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Precautions and Warnings With Sorafenib

Prior to starting treatment with sorafenib, your healthcare provider needs to know if you have a history of problems with your liver, kidneys, or heart. Other precautions for safely using sorafenib include warnings of potential drug interactions and allergic reactions. This medicine can increase your risk for other complications, such as bleeding problems, skin reactions, and heart attacks.

What Should I Tell My Healthcare Provider?

You should talk with your healthcare provider prior to taking sorafenib (Nexavar®) if you have:
Also, let your healthcare provider know if you are:
  • Pregnant or thinking of becoming pregnant
  • Breastfeeding.
You should also tell your healthcare provider about all other medications you are taking, including prescription and nonprescription medicines, vitamins, and herbal supplements.

Specific Sorafenib Precautions and Warnings

Some warnings and precautions to be aware of prior to taking this medication include the following:
  • This medication has been reported to cause decreased blood flow to the heart, which could result in a heart attack. Seek immediate medical attention if you experience signs of a heart attack, such as:
    • Chest pain
    • Shortness of breath
    • Lightheadedness
    • Increased sweating
    • Nausea.
  • Sorafenib may increase your risk for bleeding, including potentially life-threatening bleeding of the gastrointestinal tract (digestive tract) and brain. Let your healthcare provider know if you develop any signs of bleeding, such as:
    • Unusual bruising
    • Coughing up blood
    • Black, tarry stools; bright-red blood in the stool; or vomiting of blood (signs of gastrointestinal bleeding)
    • Signs of a bleeding in the brain, such as vision or speech changes, weakness or numbness in an arm or leg, or a severe headache.
  • You may develop high blood pressure (hypertension) while taking sorafenib. Your healthcare provider will check your blood pressure every week for the first six weeks of treatment and then regularly thereafter. If your blood pressure becomes too high, your healthcare provider may recommend high blood pressure medications.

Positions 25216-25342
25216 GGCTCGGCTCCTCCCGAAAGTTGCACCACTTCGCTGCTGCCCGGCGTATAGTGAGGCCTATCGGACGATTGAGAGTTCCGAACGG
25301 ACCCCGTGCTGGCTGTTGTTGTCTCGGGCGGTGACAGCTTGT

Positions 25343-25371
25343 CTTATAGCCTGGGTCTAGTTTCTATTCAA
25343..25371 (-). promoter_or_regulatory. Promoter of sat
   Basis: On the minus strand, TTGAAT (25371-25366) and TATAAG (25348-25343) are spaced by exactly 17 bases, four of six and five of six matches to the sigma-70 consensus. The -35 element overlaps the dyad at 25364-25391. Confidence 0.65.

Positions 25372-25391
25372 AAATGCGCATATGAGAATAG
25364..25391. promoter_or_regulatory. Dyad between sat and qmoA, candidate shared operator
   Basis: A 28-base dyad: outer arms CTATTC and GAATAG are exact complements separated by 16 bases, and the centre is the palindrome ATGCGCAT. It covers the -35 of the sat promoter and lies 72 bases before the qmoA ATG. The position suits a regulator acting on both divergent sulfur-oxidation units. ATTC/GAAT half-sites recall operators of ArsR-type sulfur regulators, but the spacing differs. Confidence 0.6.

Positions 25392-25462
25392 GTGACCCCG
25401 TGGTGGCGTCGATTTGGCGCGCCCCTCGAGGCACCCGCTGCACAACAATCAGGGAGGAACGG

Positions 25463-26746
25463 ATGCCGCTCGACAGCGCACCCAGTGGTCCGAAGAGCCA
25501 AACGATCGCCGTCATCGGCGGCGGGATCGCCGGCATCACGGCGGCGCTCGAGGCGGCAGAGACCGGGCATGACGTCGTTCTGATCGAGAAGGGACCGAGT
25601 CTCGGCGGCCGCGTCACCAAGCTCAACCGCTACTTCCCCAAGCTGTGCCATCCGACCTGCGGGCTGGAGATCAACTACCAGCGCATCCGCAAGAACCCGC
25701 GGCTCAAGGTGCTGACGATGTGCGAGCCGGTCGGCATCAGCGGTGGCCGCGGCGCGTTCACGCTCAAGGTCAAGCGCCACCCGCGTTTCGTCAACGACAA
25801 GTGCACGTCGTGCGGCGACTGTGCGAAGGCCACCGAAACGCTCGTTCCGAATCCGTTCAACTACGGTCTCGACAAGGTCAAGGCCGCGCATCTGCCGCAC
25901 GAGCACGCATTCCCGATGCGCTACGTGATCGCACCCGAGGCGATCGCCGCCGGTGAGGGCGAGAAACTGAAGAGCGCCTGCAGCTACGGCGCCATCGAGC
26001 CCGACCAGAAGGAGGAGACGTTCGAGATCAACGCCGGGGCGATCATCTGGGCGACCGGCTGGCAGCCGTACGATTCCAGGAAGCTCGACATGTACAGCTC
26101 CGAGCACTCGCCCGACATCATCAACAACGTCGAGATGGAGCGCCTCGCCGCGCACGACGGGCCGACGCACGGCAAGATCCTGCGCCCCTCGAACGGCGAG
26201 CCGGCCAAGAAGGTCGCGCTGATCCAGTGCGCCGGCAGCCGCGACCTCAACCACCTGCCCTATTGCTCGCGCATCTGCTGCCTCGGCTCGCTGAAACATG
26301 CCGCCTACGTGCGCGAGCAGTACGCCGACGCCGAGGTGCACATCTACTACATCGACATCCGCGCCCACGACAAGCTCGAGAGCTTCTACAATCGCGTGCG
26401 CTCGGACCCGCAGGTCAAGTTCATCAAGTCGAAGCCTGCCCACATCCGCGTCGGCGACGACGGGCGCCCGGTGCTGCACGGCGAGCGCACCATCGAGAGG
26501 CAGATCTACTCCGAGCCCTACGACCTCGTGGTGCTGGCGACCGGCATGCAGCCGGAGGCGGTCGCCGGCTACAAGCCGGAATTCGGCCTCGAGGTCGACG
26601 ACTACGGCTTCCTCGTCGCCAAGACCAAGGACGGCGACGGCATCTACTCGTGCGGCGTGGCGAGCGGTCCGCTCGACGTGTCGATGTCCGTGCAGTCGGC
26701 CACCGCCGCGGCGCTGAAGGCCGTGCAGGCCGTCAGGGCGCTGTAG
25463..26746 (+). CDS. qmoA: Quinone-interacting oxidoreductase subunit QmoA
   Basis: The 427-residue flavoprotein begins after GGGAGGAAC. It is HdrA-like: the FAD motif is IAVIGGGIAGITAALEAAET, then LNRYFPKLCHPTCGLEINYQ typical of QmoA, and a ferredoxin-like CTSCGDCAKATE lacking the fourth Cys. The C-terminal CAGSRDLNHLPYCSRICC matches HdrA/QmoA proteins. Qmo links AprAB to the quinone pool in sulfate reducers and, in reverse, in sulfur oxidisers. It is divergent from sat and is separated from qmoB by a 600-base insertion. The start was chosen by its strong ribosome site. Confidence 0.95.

• People taking sorafenib may develop skin reactions, including a rash and a skin problem known as hand-foot skin reaction. Hand-foot skin reaction causes redness, blistering, swelling, and pain on the palms of the hands and soles of the feet. Skin reactions are more likely to occur in the first six weeks of treatment, but can happen at any time. Contact your healthcare provider if you experience any skin problems. He or she may be able to treat the condition, or may need to change your sorafenib dosage.
  • There have been rare cases in which sorafenib caused a hole in the lining of the digestive tract, known medically as a gastrointestinal perforation. Seek immediate medical attention if you develop signs of this serious problem, such as:
    • Fever
    • Nausea and vomiting
    • Severe abdominal (stomach) pain.
  • Wounds or sores may not heal properly while you are taking this medication. Contact your healthcare provider right away if you have wounds that are red, oozing, or appear infected. Also, tell your healthcare provider if you have plans for surgery. You may need to temporarily stop taking sorafenib.
  • This medication may cause a potentially life-threatening heart rhythm problem known as QT prolongation. Your healthcare provider will monitor the electrical activity of your heart with an electrocardiogram (ECG) during treatment. He or she will also monitor the levels of potassium, magnesium, and calcium in your blood, especially if you have underlying heart problems or take certain other medicines that also increase the risk for QT prolongation (see Drug Interactions With Sorafenib).
  • Sorafenib has been reported to cause liver failure, which can be fatal. Contact your healthcare provider if you experience symptoms of liver problems, such as:
    • Yellowing of the skin or whites of the eyes (jaundice)
    • Fatigue
    • Pain in the upper-right area of the abdomen (stomach)
    • Nausea and vomiting
    • Dark urine.
  • This product is a pregnancy Category D medication, which means it can harm an unborn baby if taken during pregnancy. Talk to your healthcare provider about the risks and benefits of using this medication when pregnant (see Nexavar and Pregnancy).
  • It is not known whether sorafenib passes through breast milk. Therefore, if you are breastfeeding or plan to start, discuss this with your healthcare provider prior to taking the drug (see Nexavar and Breastfeeding).
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